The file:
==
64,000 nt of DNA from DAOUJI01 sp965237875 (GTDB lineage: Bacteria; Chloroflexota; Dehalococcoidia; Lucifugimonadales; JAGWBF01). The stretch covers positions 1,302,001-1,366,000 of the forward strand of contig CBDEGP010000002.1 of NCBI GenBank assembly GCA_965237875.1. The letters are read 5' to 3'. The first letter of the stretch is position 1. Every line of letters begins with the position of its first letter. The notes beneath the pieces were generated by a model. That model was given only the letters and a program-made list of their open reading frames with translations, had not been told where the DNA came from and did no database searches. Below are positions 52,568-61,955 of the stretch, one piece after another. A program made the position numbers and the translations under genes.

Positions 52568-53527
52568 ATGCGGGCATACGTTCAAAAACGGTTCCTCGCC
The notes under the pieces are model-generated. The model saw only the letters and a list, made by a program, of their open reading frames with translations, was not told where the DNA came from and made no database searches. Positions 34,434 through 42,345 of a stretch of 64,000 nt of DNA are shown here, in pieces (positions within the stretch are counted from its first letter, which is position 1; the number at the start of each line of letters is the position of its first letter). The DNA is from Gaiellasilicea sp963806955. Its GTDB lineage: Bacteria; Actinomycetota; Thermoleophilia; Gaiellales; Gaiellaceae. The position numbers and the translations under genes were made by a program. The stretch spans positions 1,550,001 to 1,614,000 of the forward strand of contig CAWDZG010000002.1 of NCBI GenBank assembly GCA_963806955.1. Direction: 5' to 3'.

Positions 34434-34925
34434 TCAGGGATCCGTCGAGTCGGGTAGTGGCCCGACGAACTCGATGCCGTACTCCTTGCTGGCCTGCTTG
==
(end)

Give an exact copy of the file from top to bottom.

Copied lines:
64,000 nt of DNA from DAOUJI01 sp965237875 (GTDB lineage: Bacteria; Chloroflexota; Dehalococcoidia; Lucifugimonadales; JAGWBF01). The stretch covers positions 1,302,001-1,366,000 of the forward strand of contig CBDEGP010000002.1 of NCBI GenBank assembly GCA_965237875.1. The letters are read 5' to 3'. The first letter of the stretch is position 1. Every line of letters begins with the position of its first letter. The notes beneath the pieces were generated by a model. That model was given only the letters and a program-made list of their open reading frames with translations, had not been told where the DNA came from and did no database searches. Below are positions 52,568-61,955 of the stretch, one piece after another. A program made the position numbers and the translations under genes.

Positions 52568-53527
52568 ATGCGGGCATACGTTCAAAAACGGTTCCTCGCC
The notes under the pieces are model-generated. The model saw only the letters and a list, made by a program, of their open reading frames with translations, was not told where the DNA came from and made no database searches. Positions 34,434 through 42,345 of a stretch of 64,000 nt of DNA are shown here, in pieces (positions within the stretch are counted from its first letter, which is position 1; the number at the start of each line of letters is the position of its first letter). The DNA is from Gaiellasilicea sp963806955. Its GTDB lineage: Bacteria; Actinomycetota; Thermoleophilia; Gaiellales; Gaiellaceae. The position numbers and the translations under genes were made by a program. The stretch spans positions 1,550,001 to 1,614,000 of the forward strand of contig CAWDZG010000002.1 of NCBI GenBank assembly GCA_963806955.1. Direction: 5' to 3'.

Positions 34434-34925
34434 TCAGGGATCCGTCGAGTCGGGTAGTGGCCCGACGAACTCGATGCCGTACTCCTTGCTGGCCTGCTTG